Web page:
A chance at the majors
The new baseball and football leagues are bringing the promise of big-time professional sports to cities which never had such teams before. Conspicuously absent from the widening athletic map, however, are the cities of the South. One little-discussed but vital reason: segregation.
By law, policy, or a chilly reaction at the gate, major southern cities have shown they will not accept integrated athletic events, and no professional team would care to leave its Wilt Chamberlains, Willie Mayses and Jim Browns at home.
Last week, however, an Atlanta lawyer named Eaton Chalkley forced his city to face its sports future. He obtained an American Football League franchise for Atlanta, added it to the Continental baseball league franchise he already holds and turned to the city government. Either convince Georgia of the city's right to hold integrated events in a state-owned stadium, he told the city fathers, or build a stadium of our own with no racial barriers restricting the choice of players.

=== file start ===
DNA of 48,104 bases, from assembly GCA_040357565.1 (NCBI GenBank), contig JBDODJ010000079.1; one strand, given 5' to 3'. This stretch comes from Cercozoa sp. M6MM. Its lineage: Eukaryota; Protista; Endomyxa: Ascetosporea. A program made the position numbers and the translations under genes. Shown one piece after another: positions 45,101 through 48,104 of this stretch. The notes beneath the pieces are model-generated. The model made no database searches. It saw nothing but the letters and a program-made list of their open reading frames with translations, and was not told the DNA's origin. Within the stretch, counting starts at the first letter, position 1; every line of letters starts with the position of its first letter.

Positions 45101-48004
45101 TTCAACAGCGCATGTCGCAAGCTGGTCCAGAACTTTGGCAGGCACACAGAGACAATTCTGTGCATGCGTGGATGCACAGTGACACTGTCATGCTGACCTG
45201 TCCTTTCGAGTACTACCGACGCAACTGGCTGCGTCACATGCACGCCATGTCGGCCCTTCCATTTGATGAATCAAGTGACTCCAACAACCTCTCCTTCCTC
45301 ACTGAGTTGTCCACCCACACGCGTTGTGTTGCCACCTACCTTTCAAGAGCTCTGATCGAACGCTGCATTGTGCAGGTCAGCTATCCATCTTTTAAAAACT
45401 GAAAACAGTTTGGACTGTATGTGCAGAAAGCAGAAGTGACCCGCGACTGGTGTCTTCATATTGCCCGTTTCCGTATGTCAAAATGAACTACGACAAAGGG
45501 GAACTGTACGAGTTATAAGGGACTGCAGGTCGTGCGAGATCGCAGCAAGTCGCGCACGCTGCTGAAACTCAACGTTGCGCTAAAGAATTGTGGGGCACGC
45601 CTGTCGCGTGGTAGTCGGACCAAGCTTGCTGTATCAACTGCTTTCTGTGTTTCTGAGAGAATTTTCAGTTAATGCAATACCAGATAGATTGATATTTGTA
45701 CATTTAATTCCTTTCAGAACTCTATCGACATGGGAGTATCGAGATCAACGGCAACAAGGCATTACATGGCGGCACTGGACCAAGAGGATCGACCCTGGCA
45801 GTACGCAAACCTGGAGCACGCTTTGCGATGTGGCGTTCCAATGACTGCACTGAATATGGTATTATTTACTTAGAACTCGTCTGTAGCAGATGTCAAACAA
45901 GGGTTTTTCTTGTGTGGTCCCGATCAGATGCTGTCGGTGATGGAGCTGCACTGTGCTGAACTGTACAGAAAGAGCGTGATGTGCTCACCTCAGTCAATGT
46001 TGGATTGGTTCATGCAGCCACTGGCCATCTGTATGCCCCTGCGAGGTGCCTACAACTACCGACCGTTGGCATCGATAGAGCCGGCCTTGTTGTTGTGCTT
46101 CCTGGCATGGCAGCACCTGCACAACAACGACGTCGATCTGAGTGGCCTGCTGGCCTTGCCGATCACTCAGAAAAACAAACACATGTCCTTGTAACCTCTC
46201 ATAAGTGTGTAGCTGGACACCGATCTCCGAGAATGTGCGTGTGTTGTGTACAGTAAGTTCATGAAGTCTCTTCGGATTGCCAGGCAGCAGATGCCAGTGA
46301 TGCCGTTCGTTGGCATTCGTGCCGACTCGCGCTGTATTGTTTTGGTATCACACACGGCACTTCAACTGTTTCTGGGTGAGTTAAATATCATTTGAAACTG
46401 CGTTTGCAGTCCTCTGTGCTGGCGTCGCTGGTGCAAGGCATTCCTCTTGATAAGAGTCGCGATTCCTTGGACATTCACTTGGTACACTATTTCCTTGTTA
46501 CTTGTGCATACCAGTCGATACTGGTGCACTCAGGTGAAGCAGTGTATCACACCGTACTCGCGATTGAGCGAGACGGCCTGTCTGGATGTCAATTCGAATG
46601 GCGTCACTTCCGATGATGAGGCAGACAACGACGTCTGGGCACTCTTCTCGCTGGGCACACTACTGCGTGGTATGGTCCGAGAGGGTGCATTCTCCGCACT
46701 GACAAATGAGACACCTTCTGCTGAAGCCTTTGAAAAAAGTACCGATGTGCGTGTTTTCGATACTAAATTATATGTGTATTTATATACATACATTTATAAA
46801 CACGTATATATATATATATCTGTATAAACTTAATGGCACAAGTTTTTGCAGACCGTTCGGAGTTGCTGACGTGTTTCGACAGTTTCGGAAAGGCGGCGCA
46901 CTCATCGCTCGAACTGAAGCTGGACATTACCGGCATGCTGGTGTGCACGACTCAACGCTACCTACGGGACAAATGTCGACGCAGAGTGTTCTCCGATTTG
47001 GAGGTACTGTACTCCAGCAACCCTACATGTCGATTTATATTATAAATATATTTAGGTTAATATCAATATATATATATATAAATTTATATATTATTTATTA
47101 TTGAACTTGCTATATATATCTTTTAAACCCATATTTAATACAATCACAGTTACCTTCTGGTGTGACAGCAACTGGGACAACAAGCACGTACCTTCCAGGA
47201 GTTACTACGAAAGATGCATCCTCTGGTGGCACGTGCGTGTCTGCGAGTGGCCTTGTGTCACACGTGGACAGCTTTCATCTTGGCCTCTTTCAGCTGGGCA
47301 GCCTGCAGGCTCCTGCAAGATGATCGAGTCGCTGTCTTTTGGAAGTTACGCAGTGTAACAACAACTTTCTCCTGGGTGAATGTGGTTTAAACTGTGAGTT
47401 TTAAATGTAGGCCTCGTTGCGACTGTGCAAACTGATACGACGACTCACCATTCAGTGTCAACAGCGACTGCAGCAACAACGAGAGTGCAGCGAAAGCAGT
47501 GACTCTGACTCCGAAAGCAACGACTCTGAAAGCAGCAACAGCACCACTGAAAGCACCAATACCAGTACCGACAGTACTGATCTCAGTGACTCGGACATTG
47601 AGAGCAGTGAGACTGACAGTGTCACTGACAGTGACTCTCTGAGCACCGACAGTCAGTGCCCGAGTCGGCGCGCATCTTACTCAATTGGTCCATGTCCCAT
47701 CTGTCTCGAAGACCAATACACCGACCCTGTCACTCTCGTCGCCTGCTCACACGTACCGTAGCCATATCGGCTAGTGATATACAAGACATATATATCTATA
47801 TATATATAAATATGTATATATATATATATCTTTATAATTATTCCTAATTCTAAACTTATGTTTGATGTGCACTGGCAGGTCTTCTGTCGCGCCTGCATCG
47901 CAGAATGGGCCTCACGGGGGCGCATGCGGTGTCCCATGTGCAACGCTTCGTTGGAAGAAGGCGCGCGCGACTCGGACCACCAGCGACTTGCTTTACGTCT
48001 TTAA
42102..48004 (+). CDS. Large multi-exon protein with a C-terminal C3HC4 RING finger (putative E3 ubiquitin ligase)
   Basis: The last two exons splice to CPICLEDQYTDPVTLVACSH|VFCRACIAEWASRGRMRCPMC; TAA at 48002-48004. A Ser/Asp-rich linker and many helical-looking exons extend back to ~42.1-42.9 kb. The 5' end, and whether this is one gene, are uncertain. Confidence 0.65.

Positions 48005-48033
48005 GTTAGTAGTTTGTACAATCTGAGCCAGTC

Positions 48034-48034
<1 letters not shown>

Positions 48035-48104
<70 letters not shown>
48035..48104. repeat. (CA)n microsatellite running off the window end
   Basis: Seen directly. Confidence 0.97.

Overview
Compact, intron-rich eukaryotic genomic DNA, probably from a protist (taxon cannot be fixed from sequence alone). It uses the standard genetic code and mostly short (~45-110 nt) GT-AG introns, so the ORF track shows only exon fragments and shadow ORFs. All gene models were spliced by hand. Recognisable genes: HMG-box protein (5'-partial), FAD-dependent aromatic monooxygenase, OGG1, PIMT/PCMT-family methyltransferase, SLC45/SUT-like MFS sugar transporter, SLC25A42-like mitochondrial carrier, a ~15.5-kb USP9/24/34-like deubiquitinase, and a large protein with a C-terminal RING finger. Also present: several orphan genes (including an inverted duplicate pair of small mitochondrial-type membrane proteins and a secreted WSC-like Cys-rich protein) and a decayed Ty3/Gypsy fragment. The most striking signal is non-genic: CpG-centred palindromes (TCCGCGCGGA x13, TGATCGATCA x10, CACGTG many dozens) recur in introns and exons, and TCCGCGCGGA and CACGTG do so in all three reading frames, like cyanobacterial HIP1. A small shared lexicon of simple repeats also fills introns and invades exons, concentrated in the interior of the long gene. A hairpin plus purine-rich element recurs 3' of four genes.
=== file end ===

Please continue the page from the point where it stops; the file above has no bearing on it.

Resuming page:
If the council does neither, the franchises will likely be lost, and Atlanta will remain in the minor league Solid South.
Colors of the cloth
For most people, the big race was at Churchill Downs last week, but for the Rev. John Gibson it was in Fort Erie, Ontario. The 84-year-old Anglican clergyman fulfilled a lifetime ambition when he saw his filly, She's a Gem, win her first start. Reverend Gibson's colors: black with white collar, white halo on left shoulder.
Joke on Frank?
Faculty representatives at a meeting of the Atlantic Coast Conference were informally talking last week about possible new restrictions on football scholarships. The thought horrified Frank Howard, Clemson's football coach. He planted his tongue firmly in his cheek and told the professors he had a six-point program for football de-emphasis entitled: If You Gotta Kill the Grand Old Game. The program:
1) Make the ACC an 11-member conference with each team playing a 10-game schedule against the other members. Post-season games would be banned.
2) Pool all gate receipts, and divide them up at the end of the season.